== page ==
Education

 

  1. 1. Maintain soakaways/septic tanks.
    2. Read the label. Use eco-friendly cleaning supplies. Use fertilizers and pesticides sparingly.
    3. Reduce sediment and nutrient run-off by creating and enhancing riparian corridors (buffer zones with planted vegetation between land and ghuts/wetlands).
    4. Plant shrubs and trees to reduce erosion.
    5. Dispose of household chemicals properly.
    6. Think before you clear land! Replace, re-seed, and replant bare ground.
    7. Give water more places to go. Plant a rain garden. When re-placing/installing driveways or sidewalks, use a porous pavement that allows storm water to infiltrate.
    8. Wash cars on grass to catch runoff.
    9. Don’t litter.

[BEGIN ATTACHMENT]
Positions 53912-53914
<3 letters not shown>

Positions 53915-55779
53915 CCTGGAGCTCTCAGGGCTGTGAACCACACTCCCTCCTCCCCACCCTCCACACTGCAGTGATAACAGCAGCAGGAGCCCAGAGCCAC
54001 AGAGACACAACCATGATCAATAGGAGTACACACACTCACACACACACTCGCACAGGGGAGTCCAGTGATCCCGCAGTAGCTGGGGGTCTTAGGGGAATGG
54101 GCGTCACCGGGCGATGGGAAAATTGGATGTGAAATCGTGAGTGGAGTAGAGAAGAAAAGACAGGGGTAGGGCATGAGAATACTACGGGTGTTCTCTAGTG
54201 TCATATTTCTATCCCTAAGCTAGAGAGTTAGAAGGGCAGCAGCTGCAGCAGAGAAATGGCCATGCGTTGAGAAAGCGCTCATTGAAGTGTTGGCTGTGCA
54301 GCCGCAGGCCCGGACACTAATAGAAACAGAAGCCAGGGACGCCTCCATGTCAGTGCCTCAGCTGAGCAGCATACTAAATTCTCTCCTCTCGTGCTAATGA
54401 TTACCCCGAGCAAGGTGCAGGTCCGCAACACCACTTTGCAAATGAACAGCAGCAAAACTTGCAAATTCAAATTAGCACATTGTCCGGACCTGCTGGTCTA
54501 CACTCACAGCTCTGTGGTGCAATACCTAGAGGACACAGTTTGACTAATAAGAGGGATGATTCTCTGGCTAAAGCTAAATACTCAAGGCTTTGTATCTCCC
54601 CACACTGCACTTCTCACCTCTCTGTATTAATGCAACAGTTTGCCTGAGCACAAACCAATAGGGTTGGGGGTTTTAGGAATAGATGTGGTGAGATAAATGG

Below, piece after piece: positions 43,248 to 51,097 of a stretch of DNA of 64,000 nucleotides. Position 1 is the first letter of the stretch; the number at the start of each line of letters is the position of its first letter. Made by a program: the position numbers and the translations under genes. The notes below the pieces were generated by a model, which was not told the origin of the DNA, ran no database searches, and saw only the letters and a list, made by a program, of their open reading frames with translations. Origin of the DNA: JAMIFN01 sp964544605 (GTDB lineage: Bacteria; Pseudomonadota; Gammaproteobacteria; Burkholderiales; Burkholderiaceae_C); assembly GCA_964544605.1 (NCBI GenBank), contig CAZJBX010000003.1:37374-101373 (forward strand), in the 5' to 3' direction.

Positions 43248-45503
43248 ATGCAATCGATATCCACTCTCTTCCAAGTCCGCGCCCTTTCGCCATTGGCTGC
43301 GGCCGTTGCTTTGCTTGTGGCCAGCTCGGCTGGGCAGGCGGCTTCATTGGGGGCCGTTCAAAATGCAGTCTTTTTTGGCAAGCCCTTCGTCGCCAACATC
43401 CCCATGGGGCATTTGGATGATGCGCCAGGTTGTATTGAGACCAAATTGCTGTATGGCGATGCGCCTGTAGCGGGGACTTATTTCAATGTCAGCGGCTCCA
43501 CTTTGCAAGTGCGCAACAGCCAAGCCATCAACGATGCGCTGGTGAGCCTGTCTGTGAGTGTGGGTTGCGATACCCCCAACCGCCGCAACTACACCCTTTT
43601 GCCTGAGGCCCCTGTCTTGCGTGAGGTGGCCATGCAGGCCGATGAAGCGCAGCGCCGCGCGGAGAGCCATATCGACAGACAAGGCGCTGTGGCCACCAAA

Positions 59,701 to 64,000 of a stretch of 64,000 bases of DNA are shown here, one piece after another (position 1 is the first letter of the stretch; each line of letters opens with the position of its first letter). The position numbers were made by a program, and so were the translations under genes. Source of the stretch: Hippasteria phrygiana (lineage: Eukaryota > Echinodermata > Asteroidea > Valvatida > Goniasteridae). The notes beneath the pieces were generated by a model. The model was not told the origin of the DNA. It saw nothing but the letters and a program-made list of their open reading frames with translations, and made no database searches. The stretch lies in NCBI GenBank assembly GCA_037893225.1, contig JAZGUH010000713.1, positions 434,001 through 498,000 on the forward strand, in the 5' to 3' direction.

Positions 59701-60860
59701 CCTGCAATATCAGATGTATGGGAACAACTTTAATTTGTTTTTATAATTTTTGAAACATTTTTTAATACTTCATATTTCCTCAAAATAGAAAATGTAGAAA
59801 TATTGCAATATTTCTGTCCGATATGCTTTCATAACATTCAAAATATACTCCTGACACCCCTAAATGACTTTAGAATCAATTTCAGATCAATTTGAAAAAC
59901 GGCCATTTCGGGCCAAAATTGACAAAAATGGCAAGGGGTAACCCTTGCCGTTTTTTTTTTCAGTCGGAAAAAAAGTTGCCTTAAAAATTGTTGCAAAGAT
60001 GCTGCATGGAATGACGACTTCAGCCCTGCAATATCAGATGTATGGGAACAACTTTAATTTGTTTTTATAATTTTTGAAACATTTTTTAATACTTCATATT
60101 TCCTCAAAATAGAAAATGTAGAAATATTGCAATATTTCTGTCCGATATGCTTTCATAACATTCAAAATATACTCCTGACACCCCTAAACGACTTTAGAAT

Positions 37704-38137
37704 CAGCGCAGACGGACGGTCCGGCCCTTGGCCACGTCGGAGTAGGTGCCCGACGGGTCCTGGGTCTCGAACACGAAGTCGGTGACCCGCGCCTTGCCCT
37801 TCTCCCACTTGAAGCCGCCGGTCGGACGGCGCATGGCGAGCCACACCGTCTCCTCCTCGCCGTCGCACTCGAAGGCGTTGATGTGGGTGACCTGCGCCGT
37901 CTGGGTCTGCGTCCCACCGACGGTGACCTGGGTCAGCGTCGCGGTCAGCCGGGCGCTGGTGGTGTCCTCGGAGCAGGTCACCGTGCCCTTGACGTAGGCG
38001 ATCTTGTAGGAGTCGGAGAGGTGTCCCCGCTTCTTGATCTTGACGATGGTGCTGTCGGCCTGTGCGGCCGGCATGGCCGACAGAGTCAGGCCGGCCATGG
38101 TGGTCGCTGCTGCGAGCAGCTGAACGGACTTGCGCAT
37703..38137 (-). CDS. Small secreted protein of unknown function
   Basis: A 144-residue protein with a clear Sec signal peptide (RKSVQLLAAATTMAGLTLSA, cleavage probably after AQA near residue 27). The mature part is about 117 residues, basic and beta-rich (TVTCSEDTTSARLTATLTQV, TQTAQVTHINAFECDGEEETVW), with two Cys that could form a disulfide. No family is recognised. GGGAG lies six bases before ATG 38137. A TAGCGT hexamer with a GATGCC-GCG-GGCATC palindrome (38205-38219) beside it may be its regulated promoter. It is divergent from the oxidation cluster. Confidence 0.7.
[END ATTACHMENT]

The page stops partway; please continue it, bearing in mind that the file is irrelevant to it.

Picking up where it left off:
10. Participate in local watershed clean-ups!

A watershed is an area of land that drains to a common outlet, such as the mouth of a bay. The word watershed is sometimes used interchangeably with drainage basin or catchment. Ridges and hills that separate two watersheds are called the drainage divide. The watershed consists of surface water—ghuts, ponds, wetlands--and all the underlying ground water. Larger watersheds contain smaller subwatersheds.

When rain falls in the Smith Bay – Water Bay watershed, it drains into the roads, ghuts, and wetlands, and infiltrates into the soil, making its way to Water Bay.  This water can affect water quality as it runs off of roads, yards, and driveways, because it picks up pollutants such as oil and soil along the way.

Please help us learn more about the Smith Bay-Water Bay watershed by completing a survey! Your comments will help us develop a watershed plan focused on improving water quality and decreasing flooding. Please click here to fill out the survey online. To request a survey, contact us.

“Every problem has a solution. You may not see it in front of you, but, sooner or later, a solution will appear before your eyes.” ― Ubaldina M. Gibbs